The backlash was swift and severe. People just don’t agree with me and, as usual, I’m totally okay with that.

I have one suggestion for y’all while reading my blog. Understand that this is one document written by one woman. I’m not a lawmaker or a teacher at your child’s school. There’s a very good chance that I’m not even your neighbor. So before you get angry and offended that I’ve likened friending your child on Facebook to helicopter parenting take a breath and think about why I might have struck a nerve. If it doesn’t apply to you, move on.

In any event if your teen is on Facebook it’s the end of COPPA for you. Your children officially have identities that are being bought and sold. This is the price of free. I’m not saying it’s good or bad. I’m just saying the sky is blue and my daughter’s data is being bought and sold. It’s a big and profitable business.

Now, for those of you who got very upset with me on G+ and Facebook and told me that I was a horrible negligent mother because I don’t friend my daughter on Facebook I’d like to talk to you about some other ways you can effectively parent your children though the murky waters of social media.

You can sit with your children and go on Facebook with them. Point at the kids and say, ooh isn’t that Leah from Pre K? My daughter loves looking at everyone’s pictures and giving me updates on the kids, their lives, schools, camps and sports. It’s nice spending real time with kids.

You can be your child’s admin. This can take many forms from spot checking to screen sharing. When Jane was setting up her Facebook account she was upstairs on her computer and I was in my office with a computer set to screen share. She knew I had to see how she was setting the site up but she also knew she had to be supervised. Screen share is an AMAZING tool during the week for homework when two kids are asking for your help and you have just one working printer. It’s only creepy spying if your kids don’t know you’re using it… which is frankly just fine at younger ages.

You can add your child’s logon to your devices and check in periodically. You can parent 80 gazillion ways and do so very effectively.

What you cannot do is expect to see your child on Facebook and have a complete picture of who they are. Pay attention to them at home, at school, in the company of friend and, yes, on Facebook too. Parents aren’t “finding out” that their kids are depressed from social networks, parents are finding out that their kids are depressed/anxious/afraid/happy/successful from parenting.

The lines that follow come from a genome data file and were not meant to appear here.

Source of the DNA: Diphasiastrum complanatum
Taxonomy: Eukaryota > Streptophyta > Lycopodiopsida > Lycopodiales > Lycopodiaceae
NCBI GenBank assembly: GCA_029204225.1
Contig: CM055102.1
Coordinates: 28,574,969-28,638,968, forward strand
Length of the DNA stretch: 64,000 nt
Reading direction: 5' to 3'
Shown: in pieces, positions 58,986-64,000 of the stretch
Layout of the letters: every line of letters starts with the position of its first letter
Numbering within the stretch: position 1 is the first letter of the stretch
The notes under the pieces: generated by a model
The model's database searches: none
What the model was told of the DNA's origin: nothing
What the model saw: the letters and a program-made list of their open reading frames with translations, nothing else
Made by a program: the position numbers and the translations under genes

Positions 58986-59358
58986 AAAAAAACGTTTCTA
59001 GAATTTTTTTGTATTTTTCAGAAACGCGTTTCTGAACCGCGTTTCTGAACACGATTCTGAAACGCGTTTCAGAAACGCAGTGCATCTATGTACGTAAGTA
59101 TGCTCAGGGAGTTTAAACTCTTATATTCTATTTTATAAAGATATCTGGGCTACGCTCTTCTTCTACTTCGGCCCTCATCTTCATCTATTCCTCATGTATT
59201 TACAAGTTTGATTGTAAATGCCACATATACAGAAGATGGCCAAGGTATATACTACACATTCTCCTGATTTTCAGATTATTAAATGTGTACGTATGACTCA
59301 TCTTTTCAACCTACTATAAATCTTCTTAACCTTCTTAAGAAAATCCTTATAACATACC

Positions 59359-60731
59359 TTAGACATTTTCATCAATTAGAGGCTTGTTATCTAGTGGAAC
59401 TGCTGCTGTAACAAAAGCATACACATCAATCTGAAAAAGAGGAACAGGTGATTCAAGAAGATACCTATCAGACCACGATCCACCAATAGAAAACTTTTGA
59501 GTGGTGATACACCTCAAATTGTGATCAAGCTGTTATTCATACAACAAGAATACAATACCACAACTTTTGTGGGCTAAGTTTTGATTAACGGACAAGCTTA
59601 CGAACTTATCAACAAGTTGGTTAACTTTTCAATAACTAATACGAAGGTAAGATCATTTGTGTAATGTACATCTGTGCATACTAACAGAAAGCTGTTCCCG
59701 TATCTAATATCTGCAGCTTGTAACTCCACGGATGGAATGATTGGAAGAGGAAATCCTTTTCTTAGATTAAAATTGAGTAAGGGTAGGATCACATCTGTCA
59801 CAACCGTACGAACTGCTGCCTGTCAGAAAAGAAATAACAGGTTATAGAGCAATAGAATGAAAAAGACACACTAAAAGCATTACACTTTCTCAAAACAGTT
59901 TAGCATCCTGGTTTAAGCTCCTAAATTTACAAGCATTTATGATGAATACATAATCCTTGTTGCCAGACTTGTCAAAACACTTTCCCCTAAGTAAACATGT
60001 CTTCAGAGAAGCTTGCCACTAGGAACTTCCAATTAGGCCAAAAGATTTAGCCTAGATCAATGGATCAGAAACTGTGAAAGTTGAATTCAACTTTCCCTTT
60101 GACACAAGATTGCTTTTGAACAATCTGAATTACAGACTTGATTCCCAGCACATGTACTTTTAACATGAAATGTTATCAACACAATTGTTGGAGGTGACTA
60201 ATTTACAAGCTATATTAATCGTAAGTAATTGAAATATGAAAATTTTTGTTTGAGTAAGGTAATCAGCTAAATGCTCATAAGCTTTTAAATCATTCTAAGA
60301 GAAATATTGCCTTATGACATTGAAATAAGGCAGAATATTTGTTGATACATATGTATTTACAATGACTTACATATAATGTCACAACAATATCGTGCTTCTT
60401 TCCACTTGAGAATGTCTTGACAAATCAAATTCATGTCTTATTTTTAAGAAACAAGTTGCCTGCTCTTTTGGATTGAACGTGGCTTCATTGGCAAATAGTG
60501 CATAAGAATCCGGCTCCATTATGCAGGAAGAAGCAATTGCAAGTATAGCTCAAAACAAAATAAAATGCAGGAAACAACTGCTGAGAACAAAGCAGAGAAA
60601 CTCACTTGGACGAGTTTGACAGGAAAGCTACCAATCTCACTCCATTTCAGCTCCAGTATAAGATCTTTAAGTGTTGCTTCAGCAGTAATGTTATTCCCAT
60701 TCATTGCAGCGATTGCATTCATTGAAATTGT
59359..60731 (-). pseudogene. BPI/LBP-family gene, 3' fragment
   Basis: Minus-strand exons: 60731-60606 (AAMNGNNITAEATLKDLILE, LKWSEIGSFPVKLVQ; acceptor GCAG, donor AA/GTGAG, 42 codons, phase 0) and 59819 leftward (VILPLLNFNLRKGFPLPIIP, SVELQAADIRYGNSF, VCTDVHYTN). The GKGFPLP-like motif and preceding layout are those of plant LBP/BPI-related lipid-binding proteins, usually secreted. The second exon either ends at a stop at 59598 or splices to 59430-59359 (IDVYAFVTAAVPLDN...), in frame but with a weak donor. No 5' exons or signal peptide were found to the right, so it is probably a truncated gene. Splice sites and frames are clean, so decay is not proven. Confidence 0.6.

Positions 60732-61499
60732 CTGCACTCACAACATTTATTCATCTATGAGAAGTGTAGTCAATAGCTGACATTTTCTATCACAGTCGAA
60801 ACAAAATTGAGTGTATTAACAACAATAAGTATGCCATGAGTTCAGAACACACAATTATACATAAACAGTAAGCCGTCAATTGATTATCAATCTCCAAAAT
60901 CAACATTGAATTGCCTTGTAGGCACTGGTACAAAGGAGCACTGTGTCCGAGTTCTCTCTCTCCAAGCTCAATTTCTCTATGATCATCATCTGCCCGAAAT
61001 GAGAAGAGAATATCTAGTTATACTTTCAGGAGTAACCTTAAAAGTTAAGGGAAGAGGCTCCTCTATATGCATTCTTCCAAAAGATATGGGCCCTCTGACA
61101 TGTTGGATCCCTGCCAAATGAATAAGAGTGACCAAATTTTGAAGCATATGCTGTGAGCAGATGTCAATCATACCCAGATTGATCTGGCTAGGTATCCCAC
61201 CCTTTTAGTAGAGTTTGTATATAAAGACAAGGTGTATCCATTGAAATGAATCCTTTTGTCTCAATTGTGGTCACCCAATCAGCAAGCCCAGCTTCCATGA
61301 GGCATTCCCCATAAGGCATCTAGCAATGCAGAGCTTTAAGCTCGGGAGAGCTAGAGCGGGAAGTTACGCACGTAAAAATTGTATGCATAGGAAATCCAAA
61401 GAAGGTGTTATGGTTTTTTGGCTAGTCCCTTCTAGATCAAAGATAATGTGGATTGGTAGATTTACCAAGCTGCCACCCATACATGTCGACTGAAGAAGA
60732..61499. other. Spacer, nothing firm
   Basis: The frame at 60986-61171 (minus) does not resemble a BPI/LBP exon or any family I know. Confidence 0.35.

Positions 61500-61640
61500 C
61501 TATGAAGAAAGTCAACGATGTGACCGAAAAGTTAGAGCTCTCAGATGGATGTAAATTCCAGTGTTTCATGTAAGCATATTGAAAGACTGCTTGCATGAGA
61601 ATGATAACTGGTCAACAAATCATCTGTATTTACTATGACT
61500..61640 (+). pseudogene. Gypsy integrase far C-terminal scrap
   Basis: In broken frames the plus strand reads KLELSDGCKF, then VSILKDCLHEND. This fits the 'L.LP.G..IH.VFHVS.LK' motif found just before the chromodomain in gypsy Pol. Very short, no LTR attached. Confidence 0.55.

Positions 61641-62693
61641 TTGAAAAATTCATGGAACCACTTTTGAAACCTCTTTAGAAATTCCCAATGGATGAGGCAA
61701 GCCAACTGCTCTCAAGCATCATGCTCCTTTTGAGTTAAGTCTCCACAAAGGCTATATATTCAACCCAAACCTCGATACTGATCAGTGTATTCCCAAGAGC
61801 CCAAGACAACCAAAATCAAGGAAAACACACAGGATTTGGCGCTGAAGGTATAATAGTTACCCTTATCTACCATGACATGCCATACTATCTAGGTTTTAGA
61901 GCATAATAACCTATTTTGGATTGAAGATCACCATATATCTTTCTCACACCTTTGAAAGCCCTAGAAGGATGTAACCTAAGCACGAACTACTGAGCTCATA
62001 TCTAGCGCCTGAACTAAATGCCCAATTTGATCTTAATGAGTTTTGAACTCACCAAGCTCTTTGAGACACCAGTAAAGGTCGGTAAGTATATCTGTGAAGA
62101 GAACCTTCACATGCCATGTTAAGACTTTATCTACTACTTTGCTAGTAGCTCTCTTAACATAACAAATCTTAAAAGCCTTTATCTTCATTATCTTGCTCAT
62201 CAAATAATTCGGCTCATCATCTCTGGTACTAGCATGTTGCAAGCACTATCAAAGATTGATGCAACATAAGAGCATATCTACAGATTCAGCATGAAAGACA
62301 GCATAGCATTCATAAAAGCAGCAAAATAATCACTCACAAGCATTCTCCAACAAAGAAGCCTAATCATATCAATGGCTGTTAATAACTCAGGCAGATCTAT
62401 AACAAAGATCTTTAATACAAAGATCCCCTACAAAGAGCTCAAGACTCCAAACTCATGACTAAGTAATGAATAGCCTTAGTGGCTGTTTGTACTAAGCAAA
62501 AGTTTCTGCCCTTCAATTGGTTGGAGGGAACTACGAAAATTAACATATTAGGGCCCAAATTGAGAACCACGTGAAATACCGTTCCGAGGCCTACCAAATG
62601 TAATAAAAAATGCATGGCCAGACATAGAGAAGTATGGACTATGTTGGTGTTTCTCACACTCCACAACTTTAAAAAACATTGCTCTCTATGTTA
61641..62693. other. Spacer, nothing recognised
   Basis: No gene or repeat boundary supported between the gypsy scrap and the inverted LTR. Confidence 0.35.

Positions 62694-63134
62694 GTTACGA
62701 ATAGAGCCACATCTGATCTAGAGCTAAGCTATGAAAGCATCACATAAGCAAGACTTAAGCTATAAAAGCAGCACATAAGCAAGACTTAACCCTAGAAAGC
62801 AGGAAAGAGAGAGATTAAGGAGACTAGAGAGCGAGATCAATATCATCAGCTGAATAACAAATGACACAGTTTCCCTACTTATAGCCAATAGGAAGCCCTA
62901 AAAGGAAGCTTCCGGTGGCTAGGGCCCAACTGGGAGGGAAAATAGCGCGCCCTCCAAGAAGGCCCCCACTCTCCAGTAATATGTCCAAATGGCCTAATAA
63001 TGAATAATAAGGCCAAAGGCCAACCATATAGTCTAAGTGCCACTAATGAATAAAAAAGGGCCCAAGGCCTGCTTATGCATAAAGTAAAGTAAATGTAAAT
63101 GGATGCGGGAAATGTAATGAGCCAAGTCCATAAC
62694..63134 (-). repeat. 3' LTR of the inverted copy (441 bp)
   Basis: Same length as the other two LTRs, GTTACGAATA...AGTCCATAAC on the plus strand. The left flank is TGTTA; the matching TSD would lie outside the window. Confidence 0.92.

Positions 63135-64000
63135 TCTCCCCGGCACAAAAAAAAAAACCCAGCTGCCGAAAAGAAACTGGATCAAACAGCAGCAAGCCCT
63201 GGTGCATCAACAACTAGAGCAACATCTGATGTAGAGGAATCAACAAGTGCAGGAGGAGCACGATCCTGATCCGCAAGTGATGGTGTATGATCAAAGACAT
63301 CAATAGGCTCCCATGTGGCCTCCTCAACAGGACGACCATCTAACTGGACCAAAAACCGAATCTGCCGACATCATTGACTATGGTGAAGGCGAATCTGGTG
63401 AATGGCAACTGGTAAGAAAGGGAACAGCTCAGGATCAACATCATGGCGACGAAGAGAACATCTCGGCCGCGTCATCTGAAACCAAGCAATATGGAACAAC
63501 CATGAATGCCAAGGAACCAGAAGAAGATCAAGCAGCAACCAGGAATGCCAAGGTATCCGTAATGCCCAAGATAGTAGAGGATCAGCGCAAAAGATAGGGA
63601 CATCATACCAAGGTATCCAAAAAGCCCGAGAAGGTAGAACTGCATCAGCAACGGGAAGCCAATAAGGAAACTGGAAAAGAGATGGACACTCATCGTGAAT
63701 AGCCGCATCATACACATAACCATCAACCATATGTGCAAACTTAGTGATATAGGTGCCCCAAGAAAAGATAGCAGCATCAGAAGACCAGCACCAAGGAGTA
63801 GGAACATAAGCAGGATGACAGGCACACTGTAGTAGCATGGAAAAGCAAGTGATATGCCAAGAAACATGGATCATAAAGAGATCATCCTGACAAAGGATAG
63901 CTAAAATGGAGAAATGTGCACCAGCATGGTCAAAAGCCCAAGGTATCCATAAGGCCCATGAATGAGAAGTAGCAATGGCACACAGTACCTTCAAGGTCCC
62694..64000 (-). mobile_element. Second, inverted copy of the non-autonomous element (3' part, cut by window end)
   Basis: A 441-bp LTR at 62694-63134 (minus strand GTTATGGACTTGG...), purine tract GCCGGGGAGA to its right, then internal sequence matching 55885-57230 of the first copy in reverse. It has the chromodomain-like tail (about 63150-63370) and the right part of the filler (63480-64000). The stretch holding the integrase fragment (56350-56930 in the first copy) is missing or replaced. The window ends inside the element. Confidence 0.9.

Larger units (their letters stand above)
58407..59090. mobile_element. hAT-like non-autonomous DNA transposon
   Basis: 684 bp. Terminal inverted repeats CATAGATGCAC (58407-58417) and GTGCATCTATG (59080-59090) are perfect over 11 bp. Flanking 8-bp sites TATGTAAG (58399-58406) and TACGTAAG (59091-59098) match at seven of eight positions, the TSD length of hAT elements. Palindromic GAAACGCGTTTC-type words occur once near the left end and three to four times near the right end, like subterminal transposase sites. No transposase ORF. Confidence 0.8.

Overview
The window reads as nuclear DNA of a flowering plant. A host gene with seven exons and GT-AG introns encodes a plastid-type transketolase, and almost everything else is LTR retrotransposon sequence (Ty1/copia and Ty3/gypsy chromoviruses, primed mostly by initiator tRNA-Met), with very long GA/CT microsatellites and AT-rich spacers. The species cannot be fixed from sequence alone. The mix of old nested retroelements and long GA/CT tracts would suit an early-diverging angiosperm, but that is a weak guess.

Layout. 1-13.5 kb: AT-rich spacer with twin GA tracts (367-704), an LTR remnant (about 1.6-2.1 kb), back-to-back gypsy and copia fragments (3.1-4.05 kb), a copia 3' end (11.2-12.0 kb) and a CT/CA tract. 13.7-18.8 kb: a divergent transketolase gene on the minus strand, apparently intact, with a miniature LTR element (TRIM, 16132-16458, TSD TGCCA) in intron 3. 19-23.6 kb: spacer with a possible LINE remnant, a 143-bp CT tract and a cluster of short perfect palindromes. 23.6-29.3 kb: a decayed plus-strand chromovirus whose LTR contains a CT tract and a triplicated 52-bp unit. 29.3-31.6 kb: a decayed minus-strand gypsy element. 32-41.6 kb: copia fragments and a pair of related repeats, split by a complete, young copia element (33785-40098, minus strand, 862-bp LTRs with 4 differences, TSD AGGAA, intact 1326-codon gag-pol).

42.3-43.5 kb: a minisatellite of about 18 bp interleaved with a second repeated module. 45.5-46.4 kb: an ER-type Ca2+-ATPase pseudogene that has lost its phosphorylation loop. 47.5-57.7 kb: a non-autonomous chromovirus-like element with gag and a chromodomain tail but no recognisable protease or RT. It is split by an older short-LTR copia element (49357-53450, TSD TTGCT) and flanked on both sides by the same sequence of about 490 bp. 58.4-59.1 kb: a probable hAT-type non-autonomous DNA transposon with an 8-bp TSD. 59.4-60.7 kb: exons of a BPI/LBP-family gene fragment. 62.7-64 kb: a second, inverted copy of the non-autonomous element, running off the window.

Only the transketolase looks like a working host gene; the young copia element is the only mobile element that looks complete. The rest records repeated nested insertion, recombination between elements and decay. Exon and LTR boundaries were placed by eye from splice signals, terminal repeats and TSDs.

Hopefully your child has been on the internet with you a lot and knows not to give away a ton of personal information. Don’t fill our family trees, enter home addresses, fan their school, friend anyone they haven’t met in real life… there’s a very long list.

Sitting with your child in front of a screen full of their peers might bring about interesting discussions like, “Oh I didn’t know she was a bikini model, that’s an interesting after school activity for a 14 year old.” or “Why don’t you spend more time with Hannah? She’s really turned into a sweet girl.”

Your children (and all of us) will enter too much data. It’s what we do, it’s a mistake everyone makes (expect my brother who could put the NSA to shame). Recently I hosted a luncheon for MyInfoGuardian.com and a few friends. Here are some great posts about how to get your information (and your child who is now sharing) off the internet.

Mamavation is giving away subscriptions…. HURRY!

JoAnn is not quite sure why anyone should worry.

Kim got chills when she saw the information that was being bought and sold around her identity.

Sarah makes a great point about changing passwords (and no “password” is NOT a password)

Romy reminds us that simply registering to vote releases our data.

Julie talks about dating and cybersecurity, something every man and woman should think of. 

Daphne has a great post about how much of her info is out there and mentions the money they lost to Maddoff

Growing Your Blog Traffic


This morning I read a post about how to get more traffic. It’s a good post, and like any blog post it’s a good beginning. Because blogs are short… they’re so short that blog isn’t even the word, they were Web Logs but bloggers can’t even be bothered to have seven letters and a space involved.

I digress. Everyone wants to know how to get more traffic to their site.